Cincinnati Incorporated to Showcase 6'x12'x3' 3D Printer at FABTECH

Cincinnati Incorporated (CI) is ready to make noise at Fabtech promoting the company’s latest technologies, including the Big Area Additive Manufacturing (BAAM) machine that had manufacturers buzzing at IMTS last year when it printed a full-size car at the show. The BAAM machine, with a 6 x 12 x 3 ft work envelope, will be on display in booth N-9000 in the Grand Concourse Lobby of the North Hall of Chicago’s McCormick Place.

The large-scale additive machine uses the chassis, drives and control of CI’s laser cutting system as the base, and extrudes hot thermoplastic to build parts, layer-by-layer. The machine, developed as part of a cooperative research and development agreement between CI and Oak Ridge National Laboratories (ORNL), introduces significant new manufacturing capabilities to a wide range of industries including automotive, aerospace, marine, furniture and much more.

CI is a technology leader in manufacturing press brakes, shears and laser cutting systems for metal fabricating, as well as big area additive manufacturing. In addition, CI powdered metal compacting presses are the most advanced additive process used for high volume production metal parts. PM presses cost-effectively make high volume production parts that make cars lighter and more efficient.

“We developed and pioneered the use of high-speed linear-motor axis drives on laser cutting systems and now the same technology is taking us into the next generation of machine tools,” said Carey Chen, President and CEO of CI. “BAAM is driving a spirit of renewal at CI, as there has been a tremendous response to the machine and the impact it has on manufacturing processes. This sense of rejuvenation also led to a new branding initiative and website, so this is having a positive impact on our entire company.”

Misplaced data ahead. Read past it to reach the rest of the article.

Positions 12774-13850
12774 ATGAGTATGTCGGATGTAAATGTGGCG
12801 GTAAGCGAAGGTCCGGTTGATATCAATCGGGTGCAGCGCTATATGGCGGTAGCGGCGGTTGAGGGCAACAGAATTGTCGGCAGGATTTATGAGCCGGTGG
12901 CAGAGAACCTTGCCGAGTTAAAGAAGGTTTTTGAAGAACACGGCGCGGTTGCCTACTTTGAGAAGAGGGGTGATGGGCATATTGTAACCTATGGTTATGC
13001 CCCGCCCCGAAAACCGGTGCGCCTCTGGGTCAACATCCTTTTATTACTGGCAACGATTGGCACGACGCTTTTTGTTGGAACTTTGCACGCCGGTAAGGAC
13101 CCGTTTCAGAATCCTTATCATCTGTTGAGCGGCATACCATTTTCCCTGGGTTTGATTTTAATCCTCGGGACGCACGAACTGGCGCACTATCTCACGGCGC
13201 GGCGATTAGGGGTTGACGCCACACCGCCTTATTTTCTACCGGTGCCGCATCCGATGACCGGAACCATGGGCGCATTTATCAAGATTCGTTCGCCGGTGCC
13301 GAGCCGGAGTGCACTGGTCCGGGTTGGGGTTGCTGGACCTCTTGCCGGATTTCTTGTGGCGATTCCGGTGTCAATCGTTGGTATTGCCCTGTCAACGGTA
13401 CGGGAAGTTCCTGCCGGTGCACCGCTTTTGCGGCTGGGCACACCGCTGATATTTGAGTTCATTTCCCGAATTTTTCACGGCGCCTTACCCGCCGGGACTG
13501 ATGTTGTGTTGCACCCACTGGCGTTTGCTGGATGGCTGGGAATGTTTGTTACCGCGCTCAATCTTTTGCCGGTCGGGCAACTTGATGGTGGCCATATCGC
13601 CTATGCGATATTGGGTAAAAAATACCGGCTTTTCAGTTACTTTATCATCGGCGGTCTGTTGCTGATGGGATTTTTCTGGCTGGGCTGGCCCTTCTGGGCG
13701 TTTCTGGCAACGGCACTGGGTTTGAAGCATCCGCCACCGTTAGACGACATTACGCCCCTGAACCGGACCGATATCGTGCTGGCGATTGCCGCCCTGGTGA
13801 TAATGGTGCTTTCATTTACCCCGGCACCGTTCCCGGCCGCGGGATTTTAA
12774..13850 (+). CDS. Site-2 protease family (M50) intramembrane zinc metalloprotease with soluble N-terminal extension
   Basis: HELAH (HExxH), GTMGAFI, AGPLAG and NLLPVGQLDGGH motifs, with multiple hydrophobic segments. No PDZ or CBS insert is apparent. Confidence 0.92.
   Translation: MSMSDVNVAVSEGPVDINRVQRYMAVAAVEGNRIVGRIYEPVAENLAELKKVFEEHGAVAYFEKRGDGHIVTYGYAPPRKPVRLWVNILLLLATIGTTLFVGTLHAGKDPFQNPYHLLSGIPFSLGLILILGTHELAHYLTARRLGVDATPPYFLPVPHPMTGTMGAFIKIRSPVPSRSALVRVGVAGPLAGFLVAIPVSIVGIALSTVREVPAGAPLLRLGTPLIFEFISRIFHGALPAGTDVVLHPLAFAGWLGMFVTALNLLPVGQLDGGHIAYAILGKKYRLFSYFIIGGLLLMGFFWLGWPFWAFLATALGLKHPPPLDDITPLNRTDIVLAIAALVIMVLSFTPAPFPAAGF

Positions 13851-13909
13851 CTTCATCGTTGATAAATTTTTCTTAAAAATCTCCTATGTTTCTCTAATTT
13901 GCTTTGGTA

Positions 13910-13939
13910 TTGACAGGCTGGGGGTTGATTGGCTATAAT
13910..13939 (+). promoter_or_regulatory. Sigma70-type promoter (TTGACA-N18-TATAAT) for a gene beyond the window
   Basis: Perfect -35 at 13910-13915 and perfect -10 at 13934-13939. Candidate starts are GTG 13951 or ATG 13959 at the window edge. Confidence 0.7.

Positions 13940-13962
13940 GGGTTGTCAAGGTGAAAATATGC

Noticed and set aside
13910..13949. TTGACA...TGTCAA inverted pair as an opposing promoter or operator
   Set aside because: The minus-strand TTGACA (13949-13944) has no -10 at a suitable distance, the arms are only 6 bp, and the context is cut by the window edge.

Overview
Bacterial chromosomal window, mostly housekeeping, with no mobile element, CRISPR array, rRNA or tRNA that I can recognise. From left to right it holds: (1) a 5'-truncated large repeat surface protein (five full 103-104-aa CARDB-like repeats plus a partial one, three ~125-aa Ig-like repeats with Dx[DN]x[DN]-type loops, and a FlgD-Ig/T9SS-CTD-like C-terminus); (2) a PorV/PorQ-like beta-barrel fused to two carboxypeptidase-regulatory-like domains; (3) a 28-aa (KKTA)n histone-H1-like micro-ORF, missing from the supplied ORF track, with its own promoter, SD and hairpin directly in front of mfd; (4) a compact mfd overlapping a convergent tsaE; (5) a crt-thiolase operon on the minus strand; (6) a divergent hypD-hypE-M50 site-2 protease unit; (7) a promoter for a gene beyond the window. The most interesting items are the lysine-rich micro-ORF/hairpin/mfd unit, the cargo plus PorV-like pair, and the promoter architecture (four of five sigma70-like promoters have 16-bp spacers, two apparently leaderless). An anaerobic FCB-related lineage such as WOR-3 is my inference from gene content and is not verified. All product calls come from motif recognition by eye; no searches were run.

The proprietary linear motor drives are capable of reaching accelerations in excess of 2.0G and head positioning speeds of up to 12,000 in./min., to deliver positioning accuracy of ±0.001 in. per axis. Chen added, “This machine platform has been field tested and proven to be virtually trouble free, and the linear motor drive allows fast and precise positioning, required for proper 3D printing.”

A larger version BAAM machine, currently at ORNL, has a work envelope of 8 x 20 x 6 ft. and extrusion rate of about 40 lbs/hr, the machine prints polymer components up to 10 times larger than currently producible, at speeds 200 to 500 times faster than existing additive machines. SABIC Innovative Plastics purchased the first BAAM machine and provided the carbon fiber ABS plastic for the IMTS car and will be providing material for BAAM at the Fabtech show.

The BAAM extruder uses a wide variety of thermoplastics and fiber reinforced thermoplastics and the two companies plan to test a number of materials that will meet the needs of a variety of commercial applications. “We’ve already tested ABS, PPS, PEKK and Ultem, and found that carbon fiber and glass fiber reinforcing improve both the strength and thermal stability of the parts,” added Chen.

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